Link returns to face the forces of evil with Skyward Sword, the latest installment of the Legend of Zelda series. This game officially marks the 25th anniversary year of the dude in the green tunic saving the princess with sword and shield in hand. And in some cases, a boomerangs, bombs, and bottles with captured faries in them..

This time, Link is floating on an island in the sky. Now before we continue, I have to tell you something. Whenever I have to play a game, any game, like Chrono Trigger, Final Fantasy 6, and the upcoming Bioshock Infinite, that includes a island floating above the clouds, I am caught singing Sloan’s “People of the sky” throughout that part of the game. Without fail. So, if you are unaware of the song, let’s get that out of the way. (Sorry, this is the best quality I can find on Youtube)

Now, back to our regularly scheduled review.

Like I said, Link now lives on a floating village above the clouds, and now, instead of everyone in the village having a pet fairy to annoy, they now have large birds as their familiars. Actually they look more like large duck-billed chocobos, however I digress. I was curious as to why there were docks off some parts of the island, until I saw kids jumping off them, and landing on their birds for flight. That’s right, no sacrificing their bird’s back by mounting them while plummeting at terminal velocity. Real safe to teach the kids. Incidentally, where have I seen this before? It looks kinda familiar, you know. Loads of villagers with flying creatures, racing and training them, one bird to each person, earned by trials and …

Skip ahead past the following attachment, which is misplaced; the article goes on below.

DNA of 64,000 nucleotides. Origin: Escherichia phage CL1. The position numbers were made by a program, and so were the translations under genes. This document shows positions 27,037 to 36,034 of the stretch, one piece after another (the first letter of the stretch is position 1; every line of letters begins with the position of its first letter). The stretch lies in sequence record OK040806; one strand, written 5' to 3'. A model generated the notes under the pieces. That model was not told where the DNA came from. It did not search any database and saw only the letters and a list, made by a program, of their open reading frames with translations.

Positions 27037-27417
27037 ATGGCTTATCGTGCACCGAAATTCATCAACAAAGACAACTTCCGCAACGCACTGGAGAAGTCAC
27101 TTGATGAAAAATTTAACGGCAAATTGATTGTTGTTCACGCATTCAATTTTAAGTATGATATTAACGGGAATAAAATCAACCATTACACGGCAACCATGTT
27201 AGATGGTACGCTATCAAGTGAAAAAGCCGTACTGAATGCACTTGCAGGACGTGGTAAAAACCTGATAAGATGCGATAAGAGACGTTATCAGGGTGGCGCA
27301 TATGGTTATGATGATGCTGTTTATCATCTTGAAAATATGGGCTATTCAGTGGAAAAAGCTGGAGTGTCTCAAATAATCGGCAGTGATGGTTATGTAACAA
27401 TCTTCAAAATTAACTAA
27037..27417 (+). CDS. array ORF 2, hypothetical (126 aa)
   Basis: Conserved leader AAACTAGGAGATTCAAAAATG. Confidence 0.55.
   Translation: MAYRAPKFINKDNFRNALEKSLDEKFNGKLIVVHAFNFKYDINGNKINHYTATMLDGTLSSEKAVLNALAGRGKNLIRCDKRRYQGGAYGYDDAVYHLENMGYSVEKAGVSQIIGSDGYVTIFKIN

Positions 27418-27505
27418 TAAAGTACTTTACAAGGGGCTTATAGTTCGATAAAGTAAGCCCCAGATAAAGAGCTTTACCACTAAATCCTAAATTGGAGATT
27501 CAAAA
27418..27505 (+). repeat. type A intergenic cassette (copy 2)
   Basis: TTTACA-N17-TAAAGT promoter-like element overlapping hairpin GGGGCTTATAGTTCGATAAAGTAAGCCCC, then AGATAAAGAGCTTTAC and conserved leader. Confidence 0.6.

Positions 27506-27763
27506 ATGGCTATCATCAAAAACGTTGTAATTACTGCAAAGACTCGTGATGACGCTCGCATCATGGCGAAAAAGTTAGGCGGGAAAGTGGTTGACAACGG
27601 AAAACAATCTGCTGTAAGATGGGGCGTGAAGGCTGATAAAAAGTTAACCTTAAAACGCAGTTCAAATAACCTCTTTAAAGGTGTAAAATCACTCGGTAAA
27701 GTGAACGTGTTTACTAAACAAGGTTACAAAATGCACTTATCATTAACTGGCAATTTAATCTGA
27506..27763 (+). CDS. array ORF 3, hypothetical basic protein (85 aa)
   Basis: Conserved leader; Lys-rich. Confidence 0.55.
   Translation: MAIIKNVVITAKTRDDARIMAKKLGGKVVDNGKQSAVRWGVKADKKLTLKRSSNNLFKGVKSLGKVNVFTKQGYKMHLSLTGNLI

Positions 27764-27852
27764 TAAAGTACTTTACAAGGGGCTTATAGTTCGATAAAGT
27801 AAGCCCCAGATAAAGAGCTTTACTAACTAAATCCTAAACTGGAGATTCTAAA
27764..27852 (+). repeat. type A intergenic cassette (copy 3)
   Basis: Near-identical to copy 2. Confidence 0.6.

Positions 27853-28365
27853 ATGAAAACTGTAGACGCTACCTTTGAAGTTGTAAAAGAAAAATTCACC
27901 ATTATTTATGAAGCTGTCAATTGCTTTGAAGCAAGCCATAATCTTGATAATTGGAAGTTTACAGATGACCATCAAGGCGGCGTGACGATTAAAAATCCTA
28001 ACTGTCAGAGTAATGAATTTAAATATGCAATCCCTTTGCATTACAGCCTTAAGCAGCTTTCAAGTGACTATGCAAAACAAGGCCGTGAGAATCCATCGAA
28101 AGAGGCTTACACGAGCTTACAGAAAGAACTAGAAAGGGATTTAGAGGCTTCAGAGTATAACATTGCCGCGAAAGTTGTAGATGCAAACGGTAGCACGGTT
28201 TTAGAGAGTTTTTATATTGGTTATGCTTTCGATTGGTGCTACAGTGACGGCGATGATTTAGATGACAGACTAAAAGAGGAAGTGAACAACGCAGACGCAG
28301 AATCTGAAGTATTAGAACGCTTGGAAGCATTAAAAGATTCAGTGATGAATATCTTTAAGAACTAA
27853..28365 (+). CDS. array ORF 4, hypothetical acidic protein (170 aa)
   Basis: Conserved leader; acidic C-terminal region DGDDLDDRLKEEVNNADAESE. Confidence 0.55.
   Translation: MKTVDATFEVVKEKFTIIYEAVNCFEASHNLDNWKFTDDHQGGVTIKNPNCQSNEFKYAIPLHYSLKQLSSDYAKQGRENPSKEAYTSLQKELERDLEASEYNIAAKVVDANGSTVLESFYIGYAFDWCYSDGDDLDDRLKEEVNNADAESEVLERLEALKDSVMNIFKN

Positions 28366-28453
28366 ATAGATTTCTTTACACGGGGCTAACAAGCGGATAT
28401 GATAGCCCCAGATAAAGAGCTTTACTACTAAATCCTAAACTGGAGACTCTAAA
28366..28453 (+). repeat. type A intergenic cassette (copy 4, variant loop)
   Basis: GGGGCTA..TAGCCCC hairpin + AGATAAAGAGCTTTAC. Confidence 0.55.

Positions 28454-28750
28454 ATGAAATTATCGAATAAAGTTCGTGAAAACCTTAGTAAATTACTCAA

Ah crap, it’s been just over a year, and already they are ripping off Avatar? Come on. Couldn’t one of the villagers be some blue girl that just happens to be Zoe Saldana? Jeez.

Anyway, to make a long intro short, Link and Zelda are childhood friends this time, Link is going for his knighthood in a bird race, bird gets captured by the great Gaston, Link finds bird, Link wins race, Zelda gets flirtatious, Zelda goes missing, Link learns his destiny from a robot-alien-spirit-lady-thingy, and then link gets tossed head-first onto the earth’s surface. And that’s just the condensed version of the intro to the game, before you get to do anything productive is almost 30 minutes. The rest is the villagers talking like a tutorial. It’s pretty formulaic for them to be doing this, so why stop now, I guess.

The game has the same look and feel as Twilight Princess, more realistic-looking, non-cartoonish characters, but the colours are far brighter, and the story seems more light-hearted by comparison to Twilight Princess. But then again, Twilight Princess was really dark for a Wii title to begin with.

Flying your bird, by the way, is just awful. It’s like Wind Waker’s sailing, where it’s just a black mark to a game. Controlling the flight is similar to steering a bus with an unresponsive bowling ball. To ascend, you have to shake the controller or descend and glide up until he chokes, and your “carrot” nitro-boost does very little, if anything. The bird flying is similar, if you played Phantom Hourglass, where you have to physically go to your destination, which can become tedious after a while.

Oh and by the way, don’t do what I did and think of the SNES game Pilotwings while doing this. Doing so will make you hum the hang-gliding music while taking flight. You know, come to think of it, it’s got the same “hope to hell” attitude, by just praying that you get to your destination before you crash into something, then plummeting to your destination hoping you hit your target, because aiming is a crap-shoot. The last thing you need is Big Al giving you another zero, if you know what I mean.